James Stanfield is a director at the School of Education at Newcastle University, and also the Editor of "The Profit Motive in Education: Continuing the Revolution, a new publication released this week by the Institute of Economic Affairs.
It is fair to suggest that many politicians are still cautious about combining the profit motive with children’s education. The suggestion is that educating children should not be for profit, and that because education has always been separate from the forces of the free market, then that's how it should stay. However, this anti-profit mentality in education raises more questions than it answers.
Firstly, would politicians still believe that educating children should not be for profit if schools run by for-profit companies could be shown to produce much better results at a lower cost – especially for the less-well-off? Or should these schools be permanently excluded irrespective of how they perform? While many politicians might claim that no such evidence exists, we should also question why they don’t appear to be interested in finding out which type of school performs the best. Are they confident in their belief that all government schools will always outperform all schools run by for-profit companies, both now and at any time in the future? Or is there some objection in principle to the profit motive, even if the education of children suffers as a result of excluding it?
Second, it is incorrect to suggest that education has always been separate from the forces of the free market, as there is a mountain of historical evidence that clearly shows how a wide range of forms of learning emerged spontaneously with the help of religious, charitable and for-profit private providers. And even within a nationalised education sector, the profit motive has continued to play an important role behind the scenes. For example, every school building, every table and chair, every textbook and computer and every pen, pencil and piece of paper which are used in government schools are all purchased on the free market from companies driven by the profit motive.
When we define education more widely, the profit motive has clearly played a fundamental role in the growth and development of the printing press, libraries, schools, colleges and newspapers. For-profit companies also currently dominate the provision of state-funded nursery schooling, which suggests that the government trusts these companies to provide schooling to children up to age five, but not beyond. Politicians must therefore explain why the profit motive works for the youngest children but not for those aged six and above.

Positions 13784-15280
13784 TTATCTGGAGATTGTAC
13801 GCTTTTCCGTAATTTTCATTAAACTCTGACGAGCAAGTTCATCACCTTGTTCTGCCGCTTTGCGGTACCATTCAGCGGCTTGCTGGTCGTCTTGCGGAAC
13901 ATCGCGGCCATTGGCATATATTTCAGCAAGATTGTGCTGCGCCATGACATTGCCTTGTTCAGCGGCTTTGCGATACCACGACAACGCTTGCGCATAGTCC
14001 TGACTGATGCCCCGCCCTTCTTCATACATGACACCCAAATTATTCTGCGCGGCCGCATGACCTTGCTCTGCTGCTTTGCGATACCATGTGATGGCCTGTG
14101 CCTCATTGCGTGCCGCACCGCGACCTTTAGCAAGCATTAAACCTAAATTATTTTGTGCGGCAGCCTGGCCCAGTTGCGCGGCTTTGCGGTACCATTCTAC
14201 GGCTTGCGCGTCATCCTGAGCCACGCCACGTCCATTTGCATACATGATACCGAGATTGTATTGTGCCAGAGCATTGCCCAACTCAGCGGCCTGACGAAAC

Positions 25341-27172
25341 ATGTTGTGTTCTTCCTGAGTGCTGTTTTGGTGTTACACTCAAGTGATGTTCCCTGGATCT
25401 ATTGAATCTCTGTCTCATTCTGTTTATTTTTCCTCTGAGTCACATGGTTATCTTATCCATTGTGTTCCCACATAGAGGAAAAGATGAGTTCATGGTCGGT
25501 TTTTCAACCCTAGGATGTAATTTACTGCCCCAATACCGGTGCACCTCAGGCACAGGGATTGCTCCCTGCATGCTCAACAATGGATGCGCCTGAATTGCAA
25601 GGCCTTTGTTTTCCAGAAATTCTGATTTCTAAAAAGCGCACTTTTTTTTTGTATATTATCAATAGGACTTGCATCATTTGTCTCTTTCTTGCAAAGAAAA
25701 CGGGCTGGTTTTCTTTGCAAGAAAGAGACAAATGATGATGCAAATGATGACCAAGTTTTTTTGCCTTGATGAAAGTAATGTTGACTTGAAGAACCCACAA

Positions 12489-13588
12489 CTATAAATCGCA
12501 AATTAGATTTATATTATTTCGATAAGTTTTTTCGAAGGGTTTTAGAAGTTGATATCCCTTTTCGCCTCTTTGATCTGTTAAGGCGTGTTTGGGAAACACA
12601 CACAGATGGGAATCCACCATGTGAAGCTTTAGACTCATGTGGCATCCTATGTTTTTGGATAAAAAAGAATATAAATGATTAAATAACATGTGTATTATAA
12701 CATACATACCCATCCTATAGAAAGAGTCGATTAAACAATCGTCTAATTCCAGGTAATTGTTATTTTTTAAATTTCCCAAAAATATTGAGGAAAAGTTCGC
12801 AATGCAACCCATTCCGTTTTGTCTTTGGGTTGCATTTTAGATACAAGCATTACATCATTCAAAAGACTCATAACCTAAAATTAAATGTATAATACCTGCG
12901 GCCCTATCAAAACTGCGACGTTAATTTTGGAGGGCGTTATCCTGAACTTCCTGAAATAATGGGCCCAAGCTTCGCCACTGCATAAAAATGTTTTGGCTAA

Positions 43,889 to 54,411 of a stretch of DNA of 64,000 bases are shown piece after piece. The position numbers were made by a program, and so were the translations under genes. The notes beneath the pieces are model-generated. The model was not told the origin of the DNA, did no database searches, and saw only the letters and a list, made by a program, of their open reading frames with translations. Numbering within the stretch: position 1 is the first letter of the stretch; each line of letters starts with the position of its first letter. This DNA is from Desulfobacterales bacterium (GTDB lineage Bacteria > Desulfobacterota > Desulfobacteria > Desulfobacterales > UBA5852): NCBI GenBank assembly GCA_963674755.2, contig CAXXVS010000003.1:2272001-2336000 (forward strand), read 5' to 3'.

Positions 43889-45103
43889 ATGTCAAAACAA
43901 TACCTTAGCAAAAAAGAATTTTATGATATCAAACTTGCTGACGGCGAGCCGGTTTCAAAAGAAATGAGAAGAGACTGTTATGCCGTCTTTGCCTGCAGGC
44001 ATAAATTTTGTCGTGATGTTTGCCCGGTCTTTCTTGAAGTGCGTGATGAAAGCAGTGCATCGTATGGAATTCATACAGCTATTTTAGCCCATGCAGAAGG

There are also hundreds of for-profit companies, such as the Early Learning Centre (ELC), which sell a variety of different learning products and services directly to parents to help engage children in the process of learning. When learning materials are purchased from ELC, I doubt that parents will be concerned with the legal status of ELC or with what motivates the company to sell learning games and materials. Instead a simple transaction takes place in which both parties are expected to profit – a genuine win-win situation. And so if the profit motive plays such an important role in helping companies such as ELC to develop and expand to help meet the learning needs of parents and children, why would the same also not apply if ELC decided to open a manage school? In fact wouldn’t trusted brands such as ELC be particularly well placed to expand into schooling if given the opportunity?
Finally, instead of attempting to defend the role of the profit motive in education, the burden of proof must surely be placed on those politicians who want to maintain the current restrictions on parents and the resulting government monopoly. How do these restrictions on parents improve the provision and quality of education? And before politicians attempt to claim that not all parents are capable of choosing the best school for their children, they would do well to remember that these are the same parents that may have voted them into power. If these parents are not capable of choosing the best school, will they not be even less capable of choosing the best politician? If this is the case, then doesn’t this undermine the position of each Member of Parliament?
Politicians can’t have it both ways. If parents are deemed capable of voting in an election, then doesn’t this imply that must also be capable of the much easier task of choosing the best school for their children? If this is the case then for politicians, the question of whether the chosen school is state, religious or for-profit should be irrelevant.